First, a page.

And so, once docked, which took several hours to manage somehow-
The current docking command is less than sensitive to a mature vessel’s needs, Skipper explained-
Iain and the others headed through the airlock into the hive to check out what the spaceport. Apparently, the ambient temperature was a little on the low side, at least compared to the toasty temps in the Transient Void, so Skipper had provided them all some extra layers to compensate. The get-ups were kind of amusing, making Iain think they had been ordered by a customer from some cheap 70s/80s sci-fi show. Cygnus didn’t seem all that into her tight leathers, but he thought they looked good on her.
“What do you think the chances are we might be able to find a ship heading in the general direction that’ll take me back to where at least what’s left of the Earth? Or maybe someplace where base humans like me exist and not just circus freaks bent on destroying the galaxy?” he asked her as they were being cycled around to the passenger tunnel into the asteroid hive.
“Oh I’m certainly sure you’re not the only one of your kind in existence,” Cygnus told him. “I mean no one is ever really truly alone in the universe, no matter how much they might want to be.”
An odd reply, really.
He really wasn’t sure if that was a backhand dig at him somehow. She did seem to enjoy his company, but who knows what alien women thought, especially ones willing to rip apart their ex-boyfriends and tossed them into incinerators.
Gotta discuss that with her at some point.
“There might be a way,” Cygnus offered. “But not the way you think it will be. If you’re going to get back to where you started, it’s probably gonna be pretty tricky and not exactly the way you think and take a lot longer than you imagine. So in the meantime, I suggest you enjoy yourself with what very short life you have to look forward to and not worry yourself about it.”
“Yeah thanks,” Iain replied. That was totally a dig.
“Wow,” Arl said. “This is going to be the first time for me to be anywhere really interesting, I mean, you know, off the ship.”
“Don’t have to advertise,” Arc grumbled. “The whole hive will be pointing and laughing at us.”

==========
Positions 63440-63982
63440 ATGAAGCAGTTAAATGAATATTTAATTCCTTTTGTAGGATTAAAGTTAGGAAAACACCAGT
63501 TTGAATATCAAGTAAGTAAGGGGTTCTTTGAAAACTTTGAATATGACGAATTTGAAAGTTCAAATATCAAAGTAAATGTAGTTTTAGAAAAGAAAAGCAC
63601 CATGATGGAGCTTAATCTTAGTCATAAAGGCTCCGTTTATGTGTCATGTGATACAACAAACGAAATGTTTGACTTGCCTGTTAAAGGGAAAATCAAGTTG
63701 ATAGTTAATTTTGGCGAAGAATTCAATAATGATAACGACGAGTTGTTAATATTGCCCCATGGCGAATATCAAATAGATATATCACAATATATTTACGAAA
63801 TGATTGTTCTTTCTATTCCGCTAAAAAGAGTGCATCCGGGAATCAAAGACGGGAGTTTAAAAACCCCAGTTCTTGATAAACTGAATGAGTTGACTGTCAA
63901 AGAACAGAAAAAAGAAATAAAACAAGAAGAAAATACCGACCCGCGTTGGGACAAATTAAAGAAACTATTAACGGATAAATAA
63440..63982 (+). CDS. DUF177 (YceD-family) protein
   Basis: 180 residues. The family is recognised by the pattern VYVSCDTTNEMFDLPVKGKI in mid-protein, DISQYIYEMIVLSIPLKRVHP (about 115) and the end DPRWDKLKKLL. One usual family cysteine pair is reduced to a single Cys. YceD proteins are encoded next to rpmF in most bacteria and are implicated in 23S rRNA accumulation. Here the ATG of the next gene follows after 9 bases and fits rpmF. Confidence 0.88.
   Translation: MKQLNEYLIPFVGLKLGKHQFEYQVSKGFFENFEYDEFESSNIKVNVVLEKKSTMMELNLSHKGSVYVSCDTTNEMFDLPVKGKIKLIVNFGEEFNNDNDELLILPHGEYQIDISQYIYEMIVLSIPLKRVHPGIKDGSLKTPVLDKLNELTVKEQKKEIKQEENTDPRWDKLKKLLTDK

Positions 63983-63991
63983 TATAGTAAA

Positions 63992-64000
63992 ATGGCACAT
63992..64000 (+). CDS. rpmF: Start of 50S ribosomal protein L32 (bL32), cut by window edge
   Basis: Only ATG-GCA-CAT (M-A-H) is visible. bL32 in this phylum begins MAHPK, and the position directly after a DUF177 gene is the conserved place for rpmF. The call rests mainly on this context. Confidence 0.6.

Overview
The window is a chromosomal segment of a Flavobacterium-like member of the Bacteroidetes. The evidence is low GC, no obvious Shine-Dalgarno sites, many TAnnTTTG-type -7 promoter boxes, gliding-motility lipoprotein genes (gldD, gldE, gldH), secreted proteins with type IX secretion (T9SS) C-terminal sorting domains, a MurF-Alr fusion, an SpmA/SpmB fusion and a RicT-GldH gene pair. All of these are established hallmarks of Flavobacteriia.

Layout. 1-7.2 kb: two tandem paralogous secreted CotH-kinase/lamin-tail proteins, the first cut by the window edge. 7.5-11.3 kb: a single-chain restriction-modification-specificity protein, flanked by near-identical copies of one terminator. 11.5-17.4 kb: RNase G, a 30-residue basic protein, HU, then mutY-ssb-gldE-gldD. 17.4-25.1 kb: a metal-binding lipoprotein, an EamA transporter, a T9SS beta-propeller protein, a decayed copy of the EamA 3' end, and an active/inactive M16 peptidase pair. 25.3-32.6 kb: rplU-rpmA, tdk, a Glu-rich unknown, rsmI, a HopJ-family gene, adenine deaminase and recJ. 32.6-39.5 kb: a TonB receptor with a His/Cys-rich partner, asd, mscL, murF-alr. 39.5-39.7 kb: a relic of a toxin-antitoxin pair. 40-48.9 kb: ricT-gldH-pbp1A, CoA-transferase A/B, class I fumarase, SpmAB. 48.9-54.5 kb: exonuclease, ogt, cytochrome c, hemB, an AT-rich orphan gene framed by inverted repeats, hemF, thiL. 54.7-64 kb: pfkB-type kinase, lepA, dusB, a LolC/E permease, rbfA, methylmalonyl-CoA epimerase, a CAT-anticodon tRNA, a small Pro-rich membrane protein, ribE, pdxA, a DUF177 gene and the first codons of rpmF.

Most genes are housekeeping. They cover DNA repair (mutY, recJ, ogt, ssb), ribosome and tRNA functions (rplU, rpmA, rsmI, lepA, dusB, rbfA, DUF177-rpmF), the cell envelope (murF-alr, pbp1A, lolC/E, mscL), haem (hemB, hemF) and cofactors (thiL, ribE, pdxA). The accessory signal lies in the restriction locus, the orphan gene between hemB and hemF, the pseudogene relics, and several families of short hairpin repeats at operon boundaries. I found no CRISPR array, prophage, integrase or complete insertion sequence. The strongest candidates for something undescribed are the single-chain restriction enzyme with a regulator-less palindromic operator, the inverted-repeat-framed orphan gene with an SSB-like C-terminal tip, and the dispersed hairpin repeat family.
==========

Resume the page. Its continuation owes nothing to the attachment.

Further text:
Funny, Iain thought. This might be the first time the pair of them weren’t exactly Tweedledumb and Tweedledumber. Honestly, it was also the first time he’d ever seen either of them behave like an adult, grumpy or otherwise.
The cycling of the airlock seemed slower than Iain expected and didn’t really offer much of what to expect, so it did build up some more anticipation/apprehension. But eventually, the lock doors slid open and they were able to step into the asteroid hive proper, able to gaze down and around and up at the bunched up string of Christmas lights from the inside, and at first it was kind of mind-boggling. It took a few moments for his brain to accept the vision and he had keep his eyes on what was right in front of him to keep the vertigo-inducing vista spread out and away at bay.
Concentrate on the station that’s right in front of you, he ordered his brain.
Thankfully what was right in front of him looked a lot like the kind of space station he remembered from all the sci-fi shows he’d watched over the years with perhaps a little better where it came to production values. Which was more mentally comforting compared to the chaotic ring of parts of the station hanging overhead and moving around as well as under his feet through the transparent flooring of the place.
Back to what was in front of him. Yeah there were lots of spots in the atrium they were entering which looked kind of cheap and chintzy that could’ve been seen on any cheap sci-fi show mostly. But there were aspects of it with actually made it feel for completely real he was standing an alien space station, Even if most of the aliens themselves look kind of human with some oddities you might have a low-budget costuming and a makeup budget. At least there was one thing he could thank the ‘Zos for.
But what they weren’t helping with was the cognitive dysfunction caused by his brain knowing he wasn’t standing on a set but above him through some transparent material or force field, and below his feet, as way too much of the flooring was see-through as well.
Yes, as he had been told, they had artificial gravity; in fact, they really went to town where it came to making use of it.
Because the gravity was didn’t seem to be just on the of the floor plates, opaque or clear, but also on the walls and ceilings. So even here, he had to adjust his mind, as they entered into the spaceport proper which to be perfectly fair seemed a bit grungy, there were beings walking along the walls and on the ceilings along the exposed asteroid rock or whatever that was if it wasn’t rock.
So as much as the Transient Void seemed like a mix between an Airport and an actual spaceship, the asteroid hive certainly seemed pretty much like a mall designed by Escher combined with a heady jolt of magic mushroom-style surrealism.
“You okay there, lover?” Cygnus asked in a concerned voice, grabbing his arm as if he was about to fall, or rise? Iain was certainly feeling weak in the knees and unable to step forward. “First time?”
“You know this is my first time... on an alien space station,” Iain was able to force out.
She let go, gave him a gentle shove forwards, which he managed somehow without falling.
“Better get used to it then,” she told him. “I have better things to do than hold your hand.”
She stepped ahead of him as though it was the most natural thing to do, did a spin.
“So you boys you go and find yourself something to do. I’m going to go off and do some shopping.”
Cygnus stepped back up and patted Iain on his shaking shoulder.
“Best to jump right in, Iain.”